I’d like to take this opportunity to correct some misperceptions about the genesis of the NCAA’s investigation of Newton’s recruitment. Media reports state that the NCAA began looking into the matter in November. This is incorrect. In the original ESPN.com story that broke the new to the public, the NCAA was made aware of the issue by Mississippi State University in June and had requested records from Cecil Newton in October of 2010. This also roughly coincides with the indictment of Milton McGregor, the unsealing of those indictments by a court decision, and with the completion of repairs to Newton’s church. The sense in the media is that the NCAA wrapped up an investigation into Newton’s recruitment and exonerated Auburn in about one month’s time. That is not supported by the record of events.
Two other things were learned from yesterday’s release, also. First, the NCAA apparently didn’t consider the law of unintended consequences when it refused to impose multigame suspensions or vacation of wins. It absolutely will open the floodgates of runners, agents and relatives soliciting payments for letters of intent. As long as the prospect has plausible deniability, yesterday’s ruling sets a precedent that would allow the player to escape a penalty for his handlers’ actions. That is a dreadful, dreadful precedent and it needs to be fixed before college recruiting becomes a double-blind silent auction for the services of 18-year olds.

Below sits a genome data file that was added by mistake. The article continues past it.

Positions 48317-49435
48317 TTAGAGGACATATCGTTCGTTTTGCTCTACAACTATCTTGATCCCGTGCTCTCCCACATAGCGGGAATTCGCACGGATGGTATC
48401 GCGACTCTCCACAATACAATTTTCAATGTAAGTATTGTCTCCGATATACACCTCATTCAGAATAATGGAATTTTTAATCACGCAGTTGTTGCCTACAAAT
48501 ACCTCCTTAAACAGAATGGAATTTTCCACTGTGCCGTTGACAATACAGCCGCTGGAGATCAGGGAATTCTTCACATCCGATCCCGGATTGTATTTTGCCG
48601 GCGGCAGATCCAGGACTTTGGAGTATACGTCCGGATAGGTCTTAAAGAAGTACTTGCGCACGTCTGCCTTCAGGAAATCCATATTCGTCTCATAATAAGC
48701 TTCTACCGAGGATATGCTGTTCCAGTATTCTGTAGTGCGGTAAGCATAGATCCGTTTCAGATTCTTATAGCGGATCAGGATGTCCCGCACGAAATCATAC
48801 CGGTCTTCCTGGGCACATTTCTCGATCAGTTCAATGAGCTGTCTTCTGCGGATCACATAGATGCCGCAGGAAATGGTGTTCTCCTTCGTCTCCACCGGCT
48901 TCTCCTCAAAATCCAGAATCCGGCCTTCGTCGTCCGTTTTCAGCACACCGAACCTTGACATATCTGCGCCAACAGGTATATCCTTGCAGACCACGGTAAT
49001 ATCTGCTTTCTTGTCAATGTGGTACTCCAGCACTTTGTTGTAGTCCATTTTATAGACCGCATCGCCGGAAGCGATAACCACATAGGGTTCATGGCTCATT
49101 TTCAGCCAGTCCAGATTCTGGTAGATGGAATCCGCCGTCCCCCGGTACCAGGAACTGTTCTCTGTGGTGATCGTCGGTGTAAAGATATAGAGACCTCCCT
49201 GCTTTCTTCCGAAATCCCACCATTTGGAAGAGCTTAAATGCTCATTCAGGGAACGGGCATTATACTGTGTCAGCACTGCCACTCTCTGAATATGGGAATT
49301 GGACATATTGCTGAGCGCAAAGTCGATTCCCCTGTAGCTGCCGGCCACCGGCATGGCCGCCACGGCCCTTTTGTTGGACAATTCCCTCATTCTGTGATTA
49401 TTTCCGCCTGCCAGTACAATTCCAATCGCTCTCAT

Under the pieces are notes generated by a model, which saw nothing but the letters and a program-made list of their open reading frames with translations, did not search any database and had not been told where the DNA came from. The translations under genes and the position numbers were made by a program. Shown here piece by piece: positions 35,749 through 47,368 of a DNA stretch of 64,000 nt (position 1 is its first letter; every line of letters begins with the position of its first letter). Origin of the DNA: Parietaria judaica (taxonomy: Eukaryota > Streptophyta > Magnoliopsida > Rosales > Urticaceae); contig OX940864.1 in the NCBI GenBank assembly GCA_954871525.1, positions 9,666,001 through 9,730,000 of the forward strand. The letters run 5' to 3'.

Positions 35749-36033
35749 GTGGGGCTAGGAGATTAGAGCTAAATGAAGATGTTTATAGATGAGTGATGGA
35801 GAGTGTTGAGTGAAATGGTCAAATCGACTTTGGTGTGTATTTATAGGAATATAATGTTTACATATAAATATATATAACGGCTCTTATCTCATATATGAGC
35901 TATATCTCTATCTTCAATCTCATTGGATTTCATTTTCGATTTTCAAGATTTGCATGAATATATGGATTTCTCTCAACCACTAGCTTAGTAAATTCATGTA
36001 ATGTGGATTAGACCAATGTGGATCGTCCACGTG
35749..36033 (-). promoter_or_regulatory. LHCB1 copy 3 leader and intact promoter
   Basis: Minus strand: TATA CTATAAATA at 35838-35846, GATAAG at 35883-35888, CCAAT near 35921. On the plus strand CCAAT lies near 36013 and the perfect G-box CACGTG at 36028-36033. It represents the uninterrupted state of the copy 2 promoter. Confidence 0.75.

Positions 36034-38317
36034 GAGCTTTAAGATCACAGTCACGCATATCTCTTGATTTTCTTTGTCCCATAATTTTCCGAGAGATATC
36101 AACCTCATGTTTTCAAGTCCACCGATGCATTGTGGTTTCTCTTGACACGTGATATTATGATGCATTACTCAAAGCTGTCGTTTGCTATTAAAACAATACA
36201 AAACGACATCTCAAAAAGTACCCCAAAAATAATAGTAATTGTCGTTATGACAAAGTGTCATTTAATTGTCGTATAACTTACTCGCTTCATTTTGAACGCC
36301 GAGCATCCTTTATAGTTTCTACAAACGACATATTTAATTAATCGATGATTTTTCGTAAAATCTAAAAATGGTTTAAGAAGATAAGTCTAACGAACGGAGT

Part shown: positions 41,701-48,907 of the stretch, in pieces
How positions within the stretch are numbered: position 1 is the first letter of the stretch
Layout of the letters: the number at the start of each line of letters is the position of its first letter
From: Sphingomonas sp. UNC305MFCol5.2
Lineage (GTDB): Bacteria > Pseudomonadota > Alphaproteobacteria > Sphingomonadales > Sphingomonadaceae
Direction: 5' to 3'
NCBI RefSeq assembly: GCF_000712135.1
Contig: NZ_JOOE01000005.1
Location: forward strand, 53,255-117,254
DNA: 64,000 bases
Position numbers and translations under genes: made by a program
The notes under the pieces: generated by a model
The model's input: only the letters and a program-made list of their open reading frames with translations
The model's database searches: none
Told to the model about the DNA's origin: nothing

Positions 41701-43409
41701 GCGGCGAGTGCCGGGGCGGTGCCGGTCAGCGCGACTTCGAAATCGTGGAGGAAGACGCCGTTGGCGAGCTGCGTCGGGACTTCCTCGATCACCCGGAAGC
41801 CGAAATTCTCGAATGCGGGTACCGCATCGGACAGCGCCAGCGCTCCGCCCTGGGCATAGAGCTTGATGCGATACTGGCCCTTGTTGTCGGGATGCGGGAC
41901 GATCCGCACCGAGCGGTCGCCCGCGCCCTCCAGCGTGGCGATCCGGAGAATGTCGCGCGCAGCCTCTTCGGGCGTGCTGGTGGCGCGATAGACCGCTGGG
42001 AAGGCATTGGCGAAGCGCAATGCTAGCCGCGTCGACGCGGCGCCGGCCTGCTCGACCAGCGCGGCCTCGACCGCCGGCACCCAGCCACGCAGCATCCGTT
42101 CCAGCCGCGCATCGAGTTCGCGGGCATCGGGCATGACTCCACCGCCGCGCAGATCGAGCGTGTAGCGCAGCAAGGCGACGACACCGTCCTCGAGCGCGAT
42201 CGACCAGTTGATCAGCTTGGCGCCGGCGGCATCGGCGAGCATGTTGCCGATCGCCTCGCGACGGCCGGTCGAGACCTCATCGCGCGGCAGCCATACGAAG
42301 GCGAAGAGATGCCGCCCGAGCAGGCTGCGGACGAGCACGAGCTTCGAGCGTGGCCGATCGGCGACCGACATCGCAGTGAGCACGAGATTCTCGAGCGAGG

Secondly, we learned that the SEC played the role of the toothless whore in this whole affair. When Cecil Newton copped to shopping Cam to Mississippi State during the meeting with the NCAA and Auburn on November 11, Mike Slive should have stepped in and issued a suspension. It had everything it needed to do so—both the power and the evidence to support the decision. Knowing what we know now—that the NCAA eligibility staff, the SEC and Auburn legal counsel hammered out a deal—the SEC should have suspended Cam to maintain the integrity of the conference. It failed, and failed miserably.
The best possible outcome of this is that all investigations conclude and Auburn University, Mississippi State University and Cam Newton are proven to have done absolutely nothing wrong. Mississippi State would be proven right in refusing the pay-for-play offer and reporting it to the authorities. Auburn would be proven right in playing an athlete that it had recruited honestly and sincerely had no knowledge of chicanery, and Newton honestly didn’t know his father was on the take.
But given what we know about ongoing federal investigations of ties between prominent Auburn trustees and boosters and the institution’s financial and athletic affairs, and given the history those characters have had with regulatory violations of appalling nature, that utopian outcome seems far fetched.
And given the careful wording of the NCAA’s statement yesterday, we may still have a lot to learn in the months, perhaps even years to come. This is far from being over, and anyone who thinks it ended yesterday is delusional.